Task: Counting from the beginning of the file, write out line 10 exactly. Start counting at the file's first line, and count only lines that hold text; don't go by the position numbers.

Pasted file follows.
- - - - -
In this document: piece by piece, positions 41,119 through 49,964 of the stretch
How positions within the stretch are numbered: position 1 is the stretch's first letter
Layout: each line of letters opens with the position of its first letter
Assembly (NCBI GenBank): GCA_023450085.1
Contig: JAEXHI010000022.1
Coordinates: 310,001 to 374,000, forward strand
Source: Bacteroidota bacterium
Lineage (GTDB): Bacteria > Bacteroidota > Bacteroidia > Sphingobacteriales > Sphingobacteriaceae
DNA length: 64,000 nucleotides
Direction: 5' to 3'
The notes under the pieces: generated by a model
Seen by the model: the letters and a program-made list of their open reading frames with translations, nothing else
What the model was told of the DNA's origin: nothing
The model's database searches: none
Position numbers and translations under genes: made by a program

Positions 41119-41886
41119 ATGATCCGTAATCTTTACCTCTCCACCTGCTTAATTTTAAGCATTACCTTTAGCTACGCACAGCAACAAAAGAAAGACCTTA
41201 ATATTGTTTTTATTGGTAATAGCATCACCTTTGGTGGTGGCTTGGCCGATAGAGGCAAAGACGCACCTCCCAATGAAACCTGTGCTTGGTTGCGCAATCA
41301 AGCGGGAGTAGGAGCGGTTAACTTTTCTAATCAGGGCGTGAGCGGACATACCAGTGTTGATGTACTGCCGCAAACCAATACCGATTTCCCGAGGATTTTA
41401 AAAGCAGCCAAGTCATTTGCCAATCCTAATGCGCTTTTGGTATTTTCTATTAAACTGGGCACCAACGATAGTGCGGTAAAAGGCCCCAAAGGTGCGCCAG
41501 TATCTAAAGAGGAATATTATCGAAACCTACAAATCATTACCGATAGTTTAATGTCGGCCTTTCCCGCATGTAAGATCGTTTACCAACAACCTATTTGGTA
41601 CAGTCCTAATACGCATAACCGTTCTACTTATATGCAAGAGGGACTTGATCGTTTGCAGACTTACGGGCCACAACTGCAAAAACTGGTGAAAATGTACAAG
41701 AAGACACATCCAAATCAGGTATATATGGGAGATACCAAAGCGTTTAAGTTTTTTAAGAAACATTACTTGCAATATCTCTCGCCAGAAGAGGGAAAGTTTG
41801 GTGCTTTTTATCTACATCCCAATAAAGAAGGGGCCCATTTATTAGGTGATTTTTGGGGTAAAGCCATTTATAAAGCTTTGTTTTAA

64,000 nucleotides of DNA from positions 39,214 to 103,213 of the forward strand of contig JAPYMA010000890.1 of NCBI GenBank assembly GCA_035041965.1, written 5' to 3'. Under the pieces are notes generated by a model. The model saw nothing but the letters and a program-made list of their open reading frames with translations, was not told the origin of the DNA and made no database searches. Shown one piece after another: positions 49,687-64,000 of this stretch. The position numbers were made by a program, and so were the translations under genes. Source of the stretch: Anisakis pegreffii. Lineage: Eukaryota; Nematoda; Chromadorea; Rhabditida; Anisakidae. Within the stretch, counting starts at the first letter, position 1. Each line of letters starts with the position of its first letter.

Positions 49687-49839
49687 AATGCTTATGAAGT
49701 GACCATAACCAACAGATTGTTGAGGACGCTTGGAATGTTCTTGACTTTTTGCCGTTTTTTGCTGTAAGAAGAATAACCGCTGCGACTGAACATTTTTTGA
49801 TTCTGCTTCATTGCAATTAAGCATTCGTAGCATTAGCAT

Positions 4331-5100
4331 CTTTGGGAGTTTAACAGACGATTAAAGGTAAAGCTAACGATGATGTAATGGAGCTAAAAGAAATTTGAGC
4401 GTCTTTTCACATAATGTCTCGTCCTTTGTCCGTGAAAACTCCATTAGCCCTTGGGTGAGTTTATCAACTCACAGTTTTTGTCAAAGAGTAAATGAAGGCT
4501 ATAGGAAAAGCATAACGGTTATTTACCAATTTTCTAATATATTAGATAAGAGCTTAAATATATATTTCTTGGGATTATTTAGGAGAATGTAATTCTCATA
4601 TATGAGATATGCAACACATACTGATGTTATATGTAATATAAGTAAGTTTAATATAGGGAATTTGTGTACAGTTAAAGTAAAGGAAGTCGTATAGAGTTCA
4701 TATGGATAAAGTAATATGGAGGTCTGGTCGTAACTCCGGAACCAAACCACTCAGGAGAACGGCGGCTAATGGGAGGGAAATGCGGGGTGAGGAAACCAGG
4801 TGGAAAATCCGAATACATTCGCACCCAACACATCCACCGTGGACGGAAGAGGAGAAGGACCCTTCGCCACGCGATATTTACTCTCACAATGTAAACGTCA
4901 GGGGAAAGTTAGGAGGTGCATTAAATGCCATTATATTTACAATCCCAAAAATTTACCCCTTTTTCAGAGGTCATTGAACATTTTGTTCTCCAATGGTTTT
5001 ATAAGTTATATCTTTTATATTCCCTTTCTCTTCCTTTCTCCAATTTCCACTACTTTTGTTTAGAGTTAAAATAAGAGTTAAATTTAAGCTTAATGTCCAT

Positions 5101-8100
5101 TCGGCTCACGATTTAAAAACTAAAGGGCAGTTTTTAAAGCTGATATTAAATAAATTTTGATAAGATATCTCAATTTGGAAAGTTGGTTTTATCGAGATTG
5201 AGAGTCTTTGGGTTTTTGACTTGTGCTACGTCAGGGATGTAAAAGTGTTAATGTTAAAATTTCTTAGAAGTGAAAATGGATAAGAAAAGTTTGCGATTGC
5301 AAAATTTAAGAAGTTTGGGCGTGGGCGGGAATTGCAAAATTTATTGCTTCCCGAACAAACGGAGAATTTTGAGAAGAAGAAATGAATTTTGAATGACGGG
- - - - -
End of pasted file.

Direction: 5' to 3'